Three preventive health procedures now being paid for by Medicare are being seen as important benefits to Kenai Peninsula senior citizens.
As of the first of the year, people covered by Medicare are now eligible for a one-time "Welcome to Medicare" physical exam and a cardiovascular screening or diabetes screening, according to a news release from the Department of Health and Human Services.
"For too long, Medicare only paid for benefits after you got sick. Now, Medicare will pay for benefits that will help seniors prevent the onset of disease before it becomes serious," HHS Secretary Tommy Thompson said.
"These are very important preventive measures," said Dr. Marguerite McIntosh, a physician at Cottonwood Health Centers in Soldotna.
"We now know that if we find evidence of high cholesterol or high blood sugar we can do things to prevent kidney disease, heart failure or the loss of limbs (due to diabetes)," she said.
McIntosh said that when she first started seeing patients with diabetes, about 23 years ago, they did not live past 70 years old.
"Now I have patients in their 90s," she said.
McIntosh said she believes the federal government is wise in deciding to pay for the preventive screenings because the cost of the tests, compared to the cost of treating people with diabetes and heart problems, is low.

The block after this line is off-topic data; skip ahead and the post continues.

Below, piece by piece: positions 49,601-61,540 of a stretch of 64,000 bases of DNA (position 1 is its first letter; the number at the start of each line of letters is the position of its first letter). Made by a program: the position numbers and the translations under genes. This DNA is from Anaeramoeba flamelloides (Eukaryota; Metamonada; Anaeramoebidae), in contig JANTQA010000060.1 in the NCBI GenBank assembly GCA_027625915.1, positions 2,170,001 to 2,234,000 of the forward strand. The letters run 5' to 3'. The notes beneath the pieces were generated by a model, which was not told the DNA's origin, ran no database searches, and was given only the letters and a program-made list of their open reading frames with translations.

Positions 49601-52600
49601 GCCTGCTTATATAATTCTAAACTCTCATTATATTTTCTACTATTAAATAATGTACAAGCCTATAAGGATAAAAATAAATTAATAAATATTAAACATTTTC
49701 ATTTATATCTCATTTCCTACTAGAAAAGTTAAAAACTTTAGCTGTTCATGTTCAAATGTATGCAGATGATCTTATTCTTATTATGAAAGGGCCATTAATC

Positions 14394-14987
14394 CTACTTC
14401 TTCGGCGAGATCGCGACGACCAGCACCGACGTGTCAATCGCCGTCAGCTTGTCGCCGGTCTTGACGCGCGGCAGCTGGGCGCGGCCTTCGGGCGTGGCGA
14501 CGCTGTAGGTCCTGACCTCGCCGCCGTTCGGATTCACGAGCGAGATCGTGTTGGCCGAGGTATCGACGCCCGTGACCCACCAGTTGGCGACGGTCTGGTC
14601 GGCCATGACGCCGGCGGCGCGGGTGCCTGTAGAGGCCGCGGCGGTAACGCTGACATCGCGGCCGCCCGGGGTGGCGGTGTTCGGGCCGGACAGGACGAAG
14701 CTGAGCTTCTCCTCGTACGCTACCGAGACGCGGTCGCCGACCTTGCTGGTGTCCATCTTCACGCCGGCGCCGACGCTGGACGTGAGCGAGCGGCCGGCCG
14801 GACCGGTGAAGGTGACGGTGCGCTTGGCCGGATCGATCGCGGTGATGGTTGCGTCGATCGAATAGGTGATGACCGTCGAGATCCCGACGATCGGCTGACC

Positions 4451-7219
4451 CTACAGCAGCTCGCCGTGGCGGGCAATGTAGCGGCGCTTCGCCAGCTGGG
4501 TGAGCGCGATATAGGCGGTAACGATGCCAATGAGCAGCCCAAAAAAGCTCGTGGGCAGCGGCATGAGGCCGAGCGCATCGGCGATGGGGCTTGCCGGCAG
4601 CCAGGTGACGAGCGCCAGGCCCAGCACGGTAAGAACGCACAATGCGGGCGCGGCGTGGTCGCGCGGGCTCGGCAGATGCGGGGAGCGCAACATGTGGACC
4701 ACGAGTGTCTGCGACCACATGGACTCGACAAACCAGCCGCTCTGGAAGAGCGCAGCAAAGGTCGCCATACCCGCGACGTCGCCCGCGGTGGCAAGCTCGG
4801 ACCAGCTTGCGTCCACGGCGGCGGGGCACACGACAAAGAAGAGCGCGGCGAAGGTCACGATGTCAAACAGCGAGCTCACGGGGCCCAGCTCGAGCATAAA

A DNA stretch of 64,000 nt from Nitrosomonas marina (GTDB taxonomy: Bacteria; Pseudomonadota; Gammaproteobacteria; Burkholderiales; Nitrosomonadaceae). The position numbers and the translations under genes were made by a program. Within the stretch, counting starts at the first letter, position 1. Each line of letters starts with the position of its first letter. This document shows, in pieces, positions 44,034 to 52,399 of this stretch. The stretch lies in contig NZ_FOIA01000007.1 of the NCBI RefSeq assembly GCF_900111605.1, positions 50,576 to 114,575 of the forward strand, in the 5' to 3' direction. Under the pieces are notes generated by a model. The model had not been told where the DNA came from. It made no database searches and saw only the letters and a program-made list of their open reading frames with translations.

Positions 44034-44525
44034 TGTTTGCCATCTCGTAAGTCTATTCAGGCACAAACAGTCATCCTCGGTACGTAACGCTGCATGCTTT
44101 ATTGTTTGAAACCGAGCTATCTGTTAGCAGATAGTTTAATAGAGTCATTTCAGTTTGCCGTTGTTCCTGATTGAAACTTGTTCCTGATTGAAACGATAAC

She also said many patients on Medicare will not allow a screening procedure to be done if they can't afford to pay for it.
"They've paid for things all their lives and there's a pride thing," she said.
"I know many patients who will not have something done if they can't pay for it," McIntosh said.
She said the preventive screenings allow the physician to detect an increase in blood sugar or high cholesterol before a problem sets in.
"If we see something early, we can get people to make lifestyle changes, to get on an exercise program," McIntosh said.
In the HHS press release, American Cancer Society Chief Executive Officer John R. Seffrin is quoted as saying, "The new physical exam benefit will be a gateway for doctors to not only recommend patients for screening tests, but also to counsel them about risk factors for cancer tobacco use, diet and physical activity."
Kenai Peninsula Internist Dr. William Kelley said it is important for people to be aware of the potential for problems whether through diabetes screening or heart screenings.
"The dilemma has been the lack of access due to financial inability to pay," Kelley said.
"The advantage of Medicare paying for preventive benefits is huge," he said.
Some preventive measures Medicare already pays for include flu shots and pneumonia vaccinations, as well as eye exams and podiatry exams for diabetes patients, according to McIntosh.
"If people already had the symptoms, Medicare paid for the physicals," she said.
Now they will pay for the initial check up, simply to determine if any symptoms are present.
The new initial preventive screening physical is for beneficiaries who became Medicare eligible after Jan. 1.
The cardiovascular and diabetes screenings are available to all Medicare-eligible patients.
McIntosh said seniors can call any physician to set up an appointment for the physical exam or the screenings.
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